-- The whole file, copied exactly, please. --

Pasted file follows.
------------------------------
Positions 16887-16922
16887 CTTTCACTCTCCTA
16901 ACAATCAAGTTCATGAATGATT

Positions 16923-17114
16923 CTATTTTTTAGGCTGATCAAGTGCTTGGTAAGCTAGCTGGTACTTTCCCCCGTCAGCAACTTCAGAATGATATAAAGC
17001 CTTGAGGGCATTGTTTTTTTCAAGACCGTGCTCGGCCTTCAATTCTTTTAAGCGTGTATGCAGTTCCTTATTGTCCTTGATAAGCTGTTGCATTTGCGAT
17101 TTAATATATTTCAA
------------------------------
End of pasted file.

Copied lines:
Positions 16887-16922
16887 CTTTCACTCTCCTA
16901 ACAATCAAGTTCATGAATGATT

Positions 16923-17114
16923 CTATTTTTTAGGCTGATCAAGTGCTTGGTAAGCTAGCTGGTACTTTCCCCCGTCAGCAACTTCAGAATGATATAAAGC
17001 CTTGAGGGCATTGTTTTTTTCAAGACCGTGCTCGGCCTTCAATTCTTTTAAGCGTGTATGCAGTTCCTTATTGTCCTTGATAAGCTGTTGCATTTGCGAT
17101 TTAATATATTTCAA